Traverse City Teacher Contract Summary

In 2009, the vast majority of teachers in the Traverse City Area Public Schools received a base salary between $45,355 and $67,973, with an average of $56,742. The district also pays $14,631 annually for employee health insurance plans, toward which teachers contribute $87.50 per month, or 7 percent. This contrasts with the statewide average cost in the private sector for an employer-provided family plan of $11,300, with employees picking up 22 percent of that amount.

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In addition, the local union president is granted a full teacher's salary and benefits, with no teaching or other school duties required.

These are among the highlights of the current collective bargaining agreement for teachers and a few other employee groups. The school board agreed to the contract after bargaining with professional negotiators employed by the Michigan Education Association. About 67 percent of the $88 million annual operating budget for the district of 10,200 students and 585 teachers goes toward employee compensation. (The budget figure doesn't include debt service payments on past construction projects.)

Teacher salaries are determined by a single salary schedule that grants automatic pay raises determined solely by years on the job, plus additional pedagogy credentials. They're granted tenure after four years on the job, and once tenured, they are evaluated once every three years, but neither these evaluations nor the performance of students affect how much a teacher gets paid.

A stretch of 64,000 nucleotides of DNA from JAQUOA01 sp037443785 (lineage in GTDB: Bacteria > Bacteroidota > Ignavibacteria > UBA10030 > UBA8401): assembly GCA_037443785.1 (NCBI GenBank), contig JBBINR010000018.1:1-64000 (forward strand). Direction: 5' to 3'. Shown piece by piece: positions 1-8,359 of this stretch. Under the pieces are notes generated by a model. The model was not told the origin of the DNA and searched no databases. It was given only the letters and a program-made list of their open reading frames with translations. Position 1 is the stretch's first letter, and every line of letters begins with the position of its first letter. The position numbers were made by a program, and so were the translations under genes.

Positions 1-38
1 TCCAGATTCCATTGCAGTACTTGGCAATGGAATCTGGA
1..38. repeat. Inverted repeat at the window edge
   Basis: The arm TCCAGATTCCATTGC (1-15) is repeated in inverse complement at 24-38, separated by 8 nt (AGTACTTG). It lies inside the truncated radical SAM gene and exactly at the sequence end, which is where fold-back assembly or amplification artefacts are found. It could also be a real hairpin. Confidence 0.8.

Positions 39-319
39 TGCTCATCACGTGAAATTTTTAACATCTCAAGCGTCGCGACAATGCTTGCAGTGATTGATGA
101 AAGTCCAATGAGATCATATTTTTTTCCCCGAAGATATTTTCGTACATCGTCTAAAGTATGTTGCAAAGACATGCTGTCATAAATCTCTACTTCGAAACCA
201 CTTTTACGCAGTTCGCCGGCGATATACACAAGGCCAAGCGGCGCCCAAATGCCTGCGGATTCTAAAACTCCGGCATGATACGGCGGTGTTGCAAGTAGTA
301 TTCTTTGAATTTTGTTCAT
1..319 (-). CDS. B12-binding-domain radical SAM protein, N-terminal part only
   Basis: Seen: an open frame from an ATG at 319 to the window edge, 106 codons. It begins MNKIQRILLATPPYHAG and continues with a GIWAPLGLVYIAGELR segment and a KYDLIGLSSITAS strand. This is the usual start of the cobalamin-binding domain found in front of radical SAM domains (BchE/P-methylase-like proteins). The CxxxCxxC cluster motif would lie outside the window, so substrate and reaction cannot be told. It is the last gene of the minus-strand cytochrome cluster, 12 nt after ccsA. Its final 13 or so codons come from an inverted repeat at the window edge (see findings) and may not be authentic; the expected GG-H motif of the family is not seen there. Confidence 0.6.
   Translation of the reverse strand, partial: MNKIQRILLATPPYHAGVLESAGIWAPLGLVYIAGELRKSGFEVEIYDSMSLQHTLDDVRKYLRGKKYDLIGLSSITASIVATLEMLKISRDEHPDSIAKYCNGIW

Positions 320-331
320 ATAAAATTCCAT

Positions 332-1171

TCAPS teachers get automatic annual pay raises between 3 and 9 percent as they progress through the time-on-the-job "steps" of the salary schedule. All teachers, regardless of their position on the step schedule, receive a 2 percent pay increase each year as the entire salary schedule grows by that amount. Additional salary boosts of 1 to 3 percent occur after a teacher's 14th, 17th, 19th and 20th year on the job.

Employees covered by the collective bargaining agreement are allotted 10 annual sick days, eight bereavement days and two personal leave days, and can accumulate up to 150 unused days. Upon retirement, covered employees receive up to $5,500 for the unused sick days. In addition, $300 is given annually to teachers who do not use any personal leave days. Teachers may take an unpaid leave of up to two years to "explore a possible career change."

The health insurance plans described above require no deductibles or office visit co-pays. The district also provides life, long-term disability, vision and dental insurance at no cost to employees. Employees choosing not to enroll in the district's medical insurance plan still get these other insurance benefits plus $217 per month.

School employees are entitled to a lifetime pension when they retire, and also expect to receive lifetime post-retirement health benefits. Based on the state-run retirement system's formula, the lifetime pension for a TCAPS teacher with 30 years on the job and an average base salary of $67,973 (the final "step" on the salary schedule) would be $30,587, which for most retirees would then increase by 3 percent every year. An employee may begin collecting benefits upon reaching age 55, or younger if he or she has 30 years of employment in public schools.

The union contract also covers working hours and conditions. It defines the work "year" as 186 days, with each day consisting of 6 hours and 48 minutes. This adds up to 1,265 hours per year. The U.S. average is 1,792 hours.

Any additional activities draw extra pay, including between $1,200 and $3,500 per year for functions like "department facilitator" and "content leader," $22 per hour for attending "professional learning community meetings" and $10 an hour for recess duty. Coaching pays between $1,691 and $6,432 annually, and other extracurricular activities, such as band, drama, yearbook, intramurals, student clubs and dozens of different extracurricular positions draw down between $338 and $6,030. All these extras are on top of the base salary described above.

For a complete breakdown and analysis of the bargaining agreement, click here.